A man was sentenced to death in Singapore on a zoom video call for his role in a drug store. This is the first case of the city-state in which the death penalty was imposed remotely.
Punithan Genasan, a 37-year-old Malaysian, was punished on Friday for his role in a heroin transaction in 2011, court documents showed. The country was locked to curb one of the highest coronavirus rates in Asia.
"For the safety of everyone involved in the trial, the prosecutor's hearing against Punithan A / L Genasan was videoconferenced," a Singapore Supreme Court spokesman replied to Reuters' questions, referring to restrictions to minimize virus spread.
It was the first criminal case to be sentenced to death by remote hearing in Singapore, the spokesman added.
Genasan's lawyer, Peter Fernando, said his client had received the judge's verdict on a zoom call and was considering an appeal.
While rights groups have criticized the use of zoom in capital cases, Fernando said he had no objection to the use of video conferencing for the Friday call because it was all about getting the judge's verdict, which was clearly heard, and no other legal arguments were presented.
California-based technology company Zoom did not immediately respond to a request for comments made through its representatives in Singapore. The Prosecutor General's Chambers, the Prosecutor's Office, referred Reuters' questions to the Supreme Court.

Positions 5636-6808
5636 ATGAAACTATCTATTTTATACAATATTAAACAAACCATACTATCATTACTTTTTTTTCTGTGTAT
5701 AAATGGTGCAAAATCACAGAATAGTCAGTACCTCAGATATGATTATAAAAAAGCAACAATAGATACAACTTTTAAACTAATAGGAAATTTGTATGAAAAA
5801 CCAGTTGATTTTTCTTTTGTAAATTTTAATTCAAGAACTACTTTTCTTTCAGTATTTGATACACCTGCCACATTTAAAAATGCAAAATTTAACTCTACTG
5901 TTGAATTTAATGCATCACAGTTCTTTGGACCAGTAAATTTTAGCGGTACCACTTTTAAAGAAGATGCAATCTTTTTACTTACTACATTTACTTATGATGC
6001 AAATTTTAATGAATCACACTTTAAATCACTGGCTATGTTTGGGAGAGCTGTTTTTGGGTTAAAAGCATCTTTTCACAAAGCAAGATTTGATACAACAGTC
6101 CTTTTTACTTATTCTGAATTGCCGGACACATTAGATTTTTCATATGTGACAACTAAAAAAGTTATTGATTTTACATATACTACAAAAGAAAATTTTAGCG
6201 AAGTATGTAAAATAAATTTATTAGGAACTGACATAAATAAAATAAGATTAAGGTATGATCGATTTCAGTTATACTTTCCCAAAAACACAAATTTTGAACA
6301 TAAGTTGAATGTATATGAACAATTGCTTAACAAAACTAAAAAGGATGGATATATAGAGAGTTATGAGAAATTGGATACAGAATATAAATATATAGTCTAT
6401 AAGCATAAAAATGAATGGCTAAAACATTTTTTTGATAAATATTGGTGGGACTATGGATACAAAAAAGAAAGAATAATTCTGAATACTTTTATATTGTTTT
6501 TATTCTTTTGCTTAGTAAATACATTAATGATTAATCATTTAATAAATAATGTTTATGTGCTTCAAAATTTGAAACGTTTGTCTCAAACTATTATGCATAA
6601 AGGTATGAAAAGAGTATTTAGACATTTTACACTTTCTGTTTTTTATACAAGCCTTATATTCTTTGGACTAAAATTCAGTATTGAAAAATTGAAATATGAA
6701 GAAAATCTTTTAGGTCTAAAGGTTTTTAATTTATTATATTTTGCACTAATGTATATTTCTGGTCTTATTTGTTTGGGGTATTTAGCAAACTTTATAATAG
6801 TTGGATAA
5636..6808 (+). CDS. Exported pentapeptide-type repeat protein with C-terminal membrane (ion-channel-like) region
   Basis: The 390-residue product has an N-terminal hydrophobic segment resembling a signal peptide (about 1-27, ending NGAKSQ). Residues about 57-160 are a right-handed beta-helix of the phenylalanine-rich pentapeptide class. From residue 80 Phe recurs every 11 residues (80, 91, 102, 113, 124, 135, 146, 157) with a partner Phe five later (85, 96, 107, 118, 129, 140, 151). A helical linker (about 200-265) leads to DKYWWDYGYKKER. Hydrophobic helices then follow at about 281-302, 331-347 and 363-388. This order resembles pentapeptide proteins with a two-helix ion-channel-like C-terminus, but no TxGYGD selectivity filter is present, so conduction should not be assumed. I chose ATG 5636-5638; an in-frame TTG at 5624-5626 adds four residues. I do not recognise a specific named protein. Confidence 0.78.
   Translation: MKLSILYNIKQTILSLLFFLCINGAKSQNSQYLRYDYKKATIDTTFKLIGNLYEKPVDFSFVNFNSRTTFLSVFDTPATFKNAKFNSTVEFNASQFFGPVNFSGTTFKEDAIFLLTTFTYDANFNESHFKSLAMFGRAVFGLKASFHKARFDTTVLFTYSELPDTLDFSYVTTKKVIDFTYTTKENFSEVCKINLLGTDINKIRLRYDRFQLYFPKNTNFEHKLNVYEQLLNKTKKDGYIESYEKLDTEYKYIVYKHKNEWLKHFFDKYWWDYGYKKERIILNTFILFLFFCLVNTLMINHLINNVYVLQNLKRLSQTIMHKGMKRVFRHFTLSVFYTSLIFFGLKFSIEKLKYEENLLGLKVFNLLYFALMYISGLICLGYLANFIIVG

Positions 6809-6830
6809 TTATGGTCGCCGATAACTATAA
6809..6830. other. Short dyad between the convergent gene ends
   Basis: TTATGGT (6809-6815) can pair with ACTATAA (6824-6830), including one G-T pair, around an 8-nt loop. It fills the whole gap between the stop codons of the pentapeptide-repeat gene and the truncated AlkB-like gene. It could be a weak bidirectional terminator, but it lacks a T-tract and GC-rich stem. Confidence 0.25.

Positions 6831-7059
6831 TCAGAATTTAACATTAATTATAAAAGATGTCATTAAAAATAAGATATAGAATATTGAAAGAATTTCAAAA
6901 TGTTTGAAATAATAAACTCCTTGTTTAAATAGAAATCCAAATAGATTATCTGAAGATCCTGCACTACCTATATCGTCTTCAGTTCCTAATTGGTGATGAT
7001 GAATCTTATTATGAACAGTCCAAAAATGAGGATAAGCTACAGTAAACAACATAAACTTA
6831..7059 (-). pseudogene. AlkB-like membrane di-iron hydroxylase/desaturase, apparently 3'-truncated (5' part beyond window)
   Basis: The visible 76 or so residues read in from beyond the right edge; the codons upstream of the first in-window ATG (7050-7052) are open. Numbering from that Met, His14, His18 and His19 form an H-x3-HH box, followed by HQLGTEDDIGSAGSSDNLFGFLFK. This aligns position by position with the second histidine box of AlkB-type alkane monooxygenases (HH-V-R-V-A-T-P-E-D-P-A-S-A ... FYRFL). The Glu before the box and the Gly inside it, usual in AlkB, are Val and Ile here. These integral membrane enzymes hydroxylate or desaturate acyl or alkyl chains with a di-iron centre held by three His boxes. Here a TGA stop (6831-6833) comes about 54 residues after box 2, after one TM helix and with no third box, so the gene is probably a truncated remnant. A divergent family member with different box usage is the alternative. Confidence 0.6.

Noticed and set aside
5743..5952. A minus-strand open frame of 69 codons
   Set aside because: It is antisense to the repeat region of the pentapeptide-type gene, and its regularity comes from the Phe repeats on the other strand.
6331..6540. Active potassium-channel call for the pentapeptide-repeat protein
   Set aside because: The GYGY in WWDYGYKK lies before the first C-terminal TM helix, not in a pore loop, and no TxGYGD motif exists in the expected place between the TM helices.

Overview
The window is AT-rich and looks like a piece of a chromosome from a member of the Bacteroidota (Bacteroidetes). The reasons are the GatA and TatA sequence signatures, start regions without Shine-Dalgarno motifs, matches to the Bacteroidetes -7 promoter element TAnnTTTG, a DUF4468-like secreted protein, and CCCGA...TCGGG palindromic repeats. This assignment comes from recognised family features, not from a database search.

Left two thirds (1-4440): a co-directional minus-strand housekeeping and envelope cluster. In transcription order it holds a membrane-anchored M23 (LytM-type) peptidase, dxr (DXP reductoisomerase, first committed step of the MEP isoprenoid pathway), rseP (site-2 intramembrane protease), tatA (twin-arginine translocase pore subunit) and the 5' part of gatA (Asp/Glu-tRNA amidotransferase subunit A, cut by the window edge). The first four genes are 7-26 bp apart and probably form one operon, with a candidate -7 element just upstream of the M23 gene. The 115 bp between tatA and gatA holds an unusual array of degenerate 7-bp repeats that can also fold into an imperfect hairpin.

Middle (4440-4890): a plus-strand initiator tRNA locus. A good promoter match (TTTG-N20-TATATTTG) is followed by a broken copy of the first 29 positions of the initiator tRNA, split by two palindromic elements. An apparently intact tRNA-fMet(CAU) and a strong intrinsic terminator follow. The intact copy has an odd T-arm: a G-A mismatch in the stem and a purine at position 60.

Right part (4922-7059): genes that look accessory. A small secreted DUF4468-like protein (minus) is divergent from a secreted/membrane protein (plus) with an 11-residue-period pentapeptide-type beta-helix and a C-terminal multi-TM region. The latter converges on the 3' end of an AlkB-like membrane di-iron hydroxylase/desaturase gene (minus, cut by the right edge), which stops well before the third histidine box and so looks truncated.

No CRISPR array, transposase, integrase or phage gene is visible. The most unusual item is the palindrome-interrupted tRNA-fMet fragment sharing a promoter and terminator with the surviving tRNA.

Many court hearings in Singapore were adjourned during a blackout period that began in early April and is set to run until June 1, while cases that were considered material were handled remotely.
Singapore has a zero tolerance policy for illegal drugs and has hanged hundreds of people, including dozens of foreigners, over the past few decades for drug-related offenses, rights groups say.
"Singapore's use of the death penalty is inherently cruel and inhumane, and using remote technology like Zoom to sentence a man to death makes it worse," said Phil Robertson, vice director of Asia for Human Rights Watch. HRW has also criticized a similar case in Nigeria in which Zoom was sentenced to death.
(Except for the headline, this story was not edited by NDTV staff and published from a syndicated feed.)